Five conservation groups on Tuesday asked the U.S. Fish and Wildlife Service to extend its oversight of wolves in Montana and Idaho that is set to expire in May.
The agency removed the two states’ gray wolf populations from the Endangered Species List in 2011 after finding they were sufficiently recovered. The delisting order required the Fish and Wildlife Service to continue monitoring the population for five years as the states’ wildlife agencies assume management of the species.
The Missoula-based WildWest Institute is one of the petition signers. Executive director Matthew Koehler said he believes more time is needed to determine whether Montana’s management approach is keeping the population stable.
“Hunting predators can really upset the delicate social interactions among pack animals, such as wolves,” he said. “Part of where I come at this is I think it’s always good public policy to monitor massive changes in wildlife policy.”
The petition argues that significant changes to the states’ wolf management programs since delisting “are leading to declines in the wolf population, with no end in sight.”
In addition to the five-year monitoring period, the delisting order also requires the federal agency to extend the monitoring period if certain threat-based criteria are met.
A study published last month in the magazine Science found “decreasing pack sizes, disruption of the social organization of packs and reductions in juvenile survival and recruitment, all indicating a declining population” in the two states, according to the petition.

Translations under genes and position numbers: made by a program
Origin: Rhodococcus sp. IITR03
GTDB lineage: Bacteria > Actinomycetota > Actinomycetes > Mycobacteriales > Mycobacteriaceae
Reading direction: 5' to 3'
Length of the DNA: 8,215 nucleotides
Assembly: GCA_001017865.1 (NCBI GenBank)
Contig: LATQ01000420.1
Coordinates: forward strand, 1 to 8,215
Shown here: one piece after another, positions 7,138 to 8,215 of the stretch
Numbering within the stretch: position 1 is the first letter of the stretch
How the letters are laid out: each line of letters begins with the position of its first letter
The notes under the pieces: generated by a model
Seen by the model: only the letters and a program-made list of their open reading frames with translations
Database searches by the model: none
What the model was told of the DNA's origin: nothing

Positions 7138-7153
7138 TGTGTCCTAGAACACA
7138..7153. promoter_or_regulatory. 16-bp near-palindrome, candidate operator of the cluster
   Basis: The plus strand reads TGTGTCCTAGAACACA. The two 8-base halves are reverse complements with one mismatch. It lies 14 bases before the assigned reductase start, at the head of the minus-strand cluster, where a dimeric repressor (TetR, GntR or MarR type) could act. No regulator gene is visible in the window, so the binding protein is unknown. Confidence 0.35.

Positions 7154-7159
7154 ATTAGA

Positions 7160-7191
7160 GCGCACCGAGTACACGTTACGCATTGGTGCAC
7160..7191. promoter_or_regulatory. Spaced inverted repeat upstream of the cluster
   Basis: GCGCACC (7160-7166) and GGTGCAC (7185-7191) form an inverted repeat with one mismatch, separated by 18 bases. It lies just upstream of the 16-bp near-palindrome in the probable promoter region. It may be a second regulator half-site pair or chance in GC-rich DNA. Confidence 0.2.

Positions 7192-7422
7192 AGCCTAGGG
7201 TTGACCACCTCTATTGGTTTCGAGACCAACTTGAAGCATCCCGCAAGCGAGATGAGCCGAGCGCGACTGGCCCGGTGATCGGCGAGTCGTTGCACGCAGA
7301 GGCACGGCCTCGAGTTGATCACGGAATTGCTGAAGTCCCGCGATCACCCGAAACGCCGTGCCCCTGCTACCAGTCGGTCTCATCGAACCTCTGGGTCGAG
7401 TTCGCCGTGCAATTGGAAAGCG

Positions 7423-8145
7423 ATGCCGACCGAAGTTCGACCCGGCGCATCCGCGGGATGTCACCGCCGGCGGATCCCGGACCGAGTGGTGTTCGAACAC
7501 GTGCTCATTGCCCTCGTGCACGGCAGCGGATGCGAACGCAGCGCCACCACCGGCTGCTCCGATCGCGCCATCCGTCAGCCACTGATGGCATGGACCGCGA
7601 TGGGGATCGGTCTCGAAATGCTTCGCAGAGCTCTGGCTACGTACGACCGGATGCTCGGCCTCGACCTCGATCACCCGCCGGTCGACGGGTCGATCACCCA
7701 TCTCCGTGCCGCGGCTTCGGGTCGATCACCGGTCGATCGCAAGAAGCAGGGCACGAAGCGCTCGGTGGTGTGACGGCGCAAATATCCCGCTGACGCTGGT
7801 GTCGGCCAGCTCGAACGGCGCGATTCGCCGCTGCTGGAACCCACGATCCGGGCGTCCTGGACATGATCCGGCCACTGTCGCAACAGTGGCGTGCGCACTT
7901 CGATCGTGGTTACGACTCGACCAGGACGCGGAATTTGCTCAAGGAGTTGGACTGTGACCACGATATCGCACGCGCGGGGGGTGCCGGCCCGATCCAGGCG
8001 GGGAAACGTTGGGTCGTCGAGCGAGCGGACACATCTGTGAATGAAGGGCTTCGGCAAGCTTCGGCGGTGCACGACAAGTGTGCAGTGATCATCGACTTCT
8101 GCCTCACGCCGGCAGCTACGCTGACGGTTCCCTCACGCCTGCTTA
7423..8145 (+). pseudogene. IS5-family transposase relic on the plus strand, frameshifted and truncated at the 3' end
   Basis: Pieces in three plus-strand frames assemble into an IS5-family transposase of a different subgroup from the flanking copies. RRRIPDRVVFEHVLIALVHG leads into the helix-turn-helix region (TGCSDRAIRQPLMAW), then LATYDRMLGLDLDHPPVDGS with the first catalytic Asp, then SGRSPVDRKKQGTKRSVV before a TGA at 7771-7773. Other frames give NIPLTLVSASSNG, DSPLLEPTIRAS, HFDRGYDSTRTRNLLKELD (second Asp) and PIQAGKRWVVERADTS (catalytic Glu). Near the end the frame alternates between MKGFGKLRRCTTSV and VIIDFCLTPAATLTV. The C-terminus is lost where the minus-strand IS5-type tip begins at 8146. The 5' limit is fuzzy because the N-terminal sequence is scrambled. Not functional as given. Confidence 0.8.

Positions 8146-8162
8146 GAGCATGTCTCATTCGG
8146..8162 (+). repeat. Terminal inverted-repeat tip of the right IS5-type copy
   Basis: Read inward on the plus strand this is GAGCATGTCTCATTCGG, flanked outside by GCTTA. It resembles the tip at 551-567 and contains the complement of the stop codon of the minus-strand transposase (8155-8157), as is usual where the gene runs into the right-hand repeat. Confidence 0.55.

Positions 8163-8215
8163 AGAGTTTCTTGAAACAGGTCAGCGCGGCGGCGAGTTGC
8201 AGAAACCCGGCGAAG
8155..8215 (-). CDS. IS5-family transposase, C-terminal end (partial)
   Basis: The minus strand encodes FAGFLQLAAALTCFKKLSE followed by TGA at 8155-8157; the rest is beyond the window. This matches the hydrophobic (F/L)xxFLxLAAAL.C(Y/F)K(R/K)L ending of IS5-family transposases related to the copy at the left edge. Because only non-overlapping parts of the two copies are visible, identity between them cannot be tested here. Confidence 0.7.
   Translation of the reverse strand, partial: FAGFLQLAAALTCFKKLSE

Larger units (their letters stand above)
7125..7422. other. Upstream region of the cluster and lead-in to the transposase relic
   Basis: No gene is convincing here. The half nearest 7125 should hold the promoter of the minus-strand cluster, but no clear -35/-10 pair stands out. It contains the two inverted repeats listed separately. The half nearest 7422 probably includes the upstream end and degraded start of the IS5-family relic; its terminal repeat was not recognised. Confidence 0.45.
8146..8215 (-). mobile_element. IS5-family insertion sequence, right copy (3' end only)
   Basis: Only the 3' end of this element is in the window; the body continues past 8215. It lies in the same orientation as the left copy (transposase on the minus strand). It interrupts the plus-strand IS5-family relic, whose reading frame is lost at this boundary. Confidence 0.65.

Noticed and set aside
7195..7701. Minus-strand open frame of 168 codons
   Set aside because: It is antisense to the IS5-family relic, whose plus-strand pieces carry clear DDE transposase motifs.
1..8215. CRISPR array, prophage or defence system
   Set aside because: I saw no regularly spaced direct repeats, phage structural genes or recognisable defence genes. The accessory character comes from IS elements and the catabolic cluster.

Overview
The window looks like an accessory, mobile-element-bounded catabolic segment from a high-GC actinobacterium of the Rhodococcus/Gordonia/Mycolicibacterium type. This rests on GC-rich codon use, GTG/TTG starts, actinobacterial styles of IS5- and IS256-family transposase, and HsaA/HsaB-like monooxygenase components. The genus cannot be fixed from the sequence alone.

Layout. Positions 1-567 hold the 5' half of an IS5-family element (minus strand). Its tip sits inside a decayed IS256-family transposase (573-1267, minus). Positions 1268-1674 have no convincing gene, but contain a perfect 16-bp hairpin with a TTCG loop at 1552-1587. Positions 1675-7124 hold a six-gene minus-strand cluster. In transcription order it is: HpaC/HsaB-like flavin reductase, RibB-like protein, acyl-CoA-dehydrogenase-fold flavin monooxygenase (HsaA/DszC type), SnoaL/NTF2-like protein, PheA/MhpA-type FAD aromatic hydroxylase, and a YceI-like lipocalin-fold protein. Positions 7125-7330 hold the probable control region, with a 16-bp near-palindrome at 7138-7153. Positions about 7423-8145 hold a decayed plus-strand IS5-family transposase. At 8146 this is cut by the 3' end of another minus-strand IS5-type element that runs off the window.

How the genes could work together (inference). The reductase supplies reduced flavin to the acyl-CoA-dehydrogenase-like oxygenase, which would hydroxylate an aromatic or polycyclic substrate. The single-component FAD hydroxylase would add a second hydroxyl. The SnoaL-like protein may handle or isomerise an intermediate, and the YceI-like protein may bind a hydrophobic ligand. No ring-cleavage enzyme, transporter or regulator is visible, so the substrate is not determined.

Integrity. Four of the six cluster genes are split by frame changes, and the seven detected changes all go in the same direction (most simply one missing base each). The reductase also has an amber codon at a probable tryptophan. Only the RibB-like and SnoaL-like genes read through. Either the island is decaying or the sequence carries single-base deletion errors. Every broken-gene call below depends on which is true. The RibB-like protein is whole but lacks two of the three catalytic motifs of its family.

In 2014, Montana Fish, Wildlife and Parks issued 20,383 wolf licenses, resulting in the harvest of 206 wolves. The state agency’s 2014 wolf count estimated 700 wolves statewide.
Mike Thabault is the Fish and Wildlife Service’s assistant regional director for ecological services at the agency’s Denver office. He said even though the federal monitoring is set to expire in May, the agency will continue monitoring the state management programs, albeit to a less hands-on extent.
“Just because the statutory time frame for post-delisting monitoring is up doesn’t mean the Fish and Wildlife Service isn’t paying attention to wolves,” he said. “We still have an ongoing obligation to look at wolf management and we continue to have the ability to look at the status of a species and determine if it should be re-listed.”
He added that he has not seen any evidence that Montana and Idaho management programs are putting wolf populations in jeopardy.
The other organizations that filed the petition are the Center for Biological Diversity, the Western Watersheds Project, Friends of the Clearwater and Cascadia Wildlands.
Upon receiving the petition, the U.S. Fish and Wildlife Service has 90 days to respond with a determination that the groups’ concerns are either substantial or non-substantial. A “substantial” finding would trigger a more in-depth, 12-month study to determine whether to extend the monitoring program.
Reporter Sam Wilson can be reached at 758-4407 or by email at email@example.com.